There’s a huge gulf between intent and action when it comes to HR analytics, reveals a survey by cloud HRMS provider Fairsail.
Only 13% of the 150 business and HR leaders surveyed felt confident they understand analytics deeply enough for it to drive business performance.
More than half said they struggled to produce business insights for their organizations.
Despite these shortcomings, almost two thirds of the business heads acknowledged analytics was important, or becoming important, to the success of the business.
It’s a mixed message, admits Paul Burrin, CMO of Fairsail:
HR leaders seemingly understand what the term means and most agree it’s important as far as business is concerned going forward. But when you start to peel that back, there’s a number of problems.
The three chief problems are a lack of confidence in having the right internal skills, tools and budget to make analytics work.
On the tools front, a paltry 6% of respondents reported they were happy with their analytics technology. This contrasted sharply with the 41% of respondents who said they were dissatisfied with their analytics tools and a further 8% who had no analytics capability at all.
The picture was even more worrying on the skills front. More than 40% of the leaders weren’t confident in their team’s ability to interpret and act on analytics – more than three times the number who felt happy their teams understood analytics.
This lack of confidence has clearly impacted where workforce analytics has been applied. The majority of companies were still very much on the nursery slopes, with 32% of respondents saying they used it for basic reporting, while 37% were able to provide operational analytics.
This suggests to Burrin that analytics is not being used to its full potential to solve workforce issues:
Very few are using it from a strategic analysis point of view – they are using it for day-to-day stuff, but not predictive analytics, for example.
As 15% of the respondents were still using paper and spreadsheets this lack of sophisticated use of analytics is hardly surprising. Burrin suggests this reliance on manual methods could be because HR estates are still dealing with multiple systems that aren’t fully integrated:
This is where people need to be quite careful. Not all HR systems are completely integrated. What can happen is you buy a recruitment app and when you need another process you buy another app with different databases and then there’s a problem of communication. That’s when people then go back to spreadsheets.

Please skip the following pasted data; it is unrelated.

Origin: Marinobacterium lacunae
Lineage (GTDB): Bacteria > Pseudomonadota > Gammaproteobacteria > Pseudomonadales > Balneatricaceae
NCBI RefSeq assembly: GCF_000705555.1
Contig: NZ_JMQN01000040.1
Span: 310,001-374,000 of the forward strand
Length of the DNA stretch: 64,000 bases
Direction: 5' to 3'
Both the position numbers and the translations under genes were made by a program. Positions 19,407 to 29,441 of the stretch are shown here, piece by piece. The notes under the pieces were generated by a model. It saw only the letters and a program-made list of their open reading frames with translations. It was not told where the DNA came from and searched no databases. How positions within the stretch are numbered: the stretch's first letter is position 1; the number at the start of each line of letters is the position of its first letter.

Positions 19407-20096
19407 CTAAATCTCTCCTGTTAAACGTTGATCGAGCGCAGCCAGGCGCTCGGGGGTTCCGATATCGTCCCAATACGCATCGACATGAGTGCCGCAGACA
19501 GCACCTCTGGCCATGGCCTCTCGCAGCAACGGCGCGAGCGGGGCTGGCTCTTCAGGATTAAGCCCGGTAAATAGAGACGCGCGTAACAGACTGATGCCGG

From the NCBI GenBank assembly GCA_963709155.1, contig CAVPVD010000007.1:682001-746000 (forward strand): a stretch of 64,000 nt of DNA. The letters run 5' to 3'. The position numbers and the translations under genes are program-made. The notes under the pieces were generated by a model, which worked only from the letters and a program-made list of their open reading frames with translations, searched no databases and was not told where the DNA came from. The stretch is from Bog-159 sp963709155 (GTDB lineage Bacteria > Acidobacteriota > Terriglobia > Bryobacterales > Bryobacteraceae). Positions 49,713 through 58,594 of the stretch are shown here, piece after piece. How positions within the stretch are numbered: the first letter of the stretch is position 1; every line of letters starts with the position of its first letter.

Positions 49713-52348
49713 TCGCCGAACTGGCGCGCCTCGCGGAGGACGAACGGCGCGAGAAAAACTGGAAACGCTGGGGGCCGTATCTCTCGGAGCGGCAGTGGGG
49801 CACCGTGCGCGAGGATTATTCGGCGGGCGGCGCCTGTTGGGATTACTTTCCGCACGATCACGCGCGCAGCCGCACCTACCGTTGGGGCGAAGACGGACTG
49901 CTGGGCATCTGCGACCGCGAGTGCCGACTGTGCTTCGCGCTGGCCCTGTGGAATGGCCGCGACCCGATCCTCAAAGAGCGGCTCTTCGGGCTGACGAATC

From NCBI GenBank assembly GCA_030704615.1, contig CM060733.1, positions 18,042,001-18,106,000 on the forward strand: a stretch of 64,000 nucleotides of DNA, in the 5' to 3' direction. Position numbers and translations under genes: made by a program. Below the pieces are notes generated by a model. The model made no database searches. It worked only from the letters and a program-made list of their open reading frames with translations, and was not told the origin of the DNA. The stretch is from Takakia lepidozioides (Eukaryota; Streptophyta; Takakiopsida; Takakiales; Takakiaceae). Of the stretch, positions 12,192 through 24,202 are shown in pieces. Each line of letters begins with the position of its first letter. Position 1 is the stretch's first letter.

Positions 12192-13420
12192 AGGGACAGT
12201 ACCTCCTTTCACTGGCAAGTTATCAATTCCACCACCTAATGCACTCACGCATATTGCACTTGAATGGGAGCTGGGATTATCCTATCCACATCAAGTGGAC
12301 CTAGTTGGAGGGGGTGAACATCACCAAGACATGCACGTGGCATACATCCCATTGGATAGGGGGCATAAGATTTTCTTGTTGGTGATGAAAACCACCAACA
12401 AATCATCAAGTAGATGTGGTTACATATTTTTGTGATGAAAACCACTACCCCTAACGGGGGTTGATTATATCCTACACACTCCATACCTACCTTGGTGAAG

Having to collate information from different systems and spreadsheets is going to at best delay and at worst prevent any significant analytics activity.
The third major problem with the acceptance of analytics is a dearth of funds. A sizable chunk of respondents – 27% – said they didn’t have budget for analytics. Burrin wonders whether this actually another facet of a lack of understanding of analytics and that perhaps it’s a case that companies are simply not prioritizing analytics highly enough and directing their budget elsewhere.Again, this poor prioritization is revealed by the fact that more than 6 in 10 respondents had no plans to invest in analytics tools this year. While this could mean that they have already spent all they needed to on analytics tools, the fact that 49% claimed to be struggling with their current system’s reporting and analytics capabilities suggests otherwise.
The perceived wisdom is that CEOs are already sold on the idea of analytics as a business imperative, but Burrin believes these findings suggest that this may not be entirely accurate:
It does beg the question whether CEOs are really taking these changes as seriously as they should do.
Analytics has been heralded as HR’s ticket to boardroom success and to HR becoming a strategic powerhouse in the organization. It is encouraging that 61% of respondents did make data and analytics driven decisions on a daily, weekly and monthly basis. But that still left a sizeable minority who either used workforce analytics infrequently or not at all.
While the message about the importance of big data and analytics appears to have got through to most firms, the results here suggest that many HR departments are struggling to put that into practice.
There’s clearly a lot of legwork to be done before most HR departments effectively wield analytics and big data to become the evidence-based strategic powerhouses many strive to be.
It’s concerning, but perhaps not surprising, that the findings suggest HR heads lack confidence in their teams’ abilities to deliver analytics. It points to the fact that this move to data-driven HR may require a change of staff or re-skilling within the profession.
Without those skills within HR – or access to those skills elsewhere in the business – the full business potential of workforce analytics will never be met. Analytics tools can do amazing things, but it takes a confident HR business professional to ask the right questions of the data.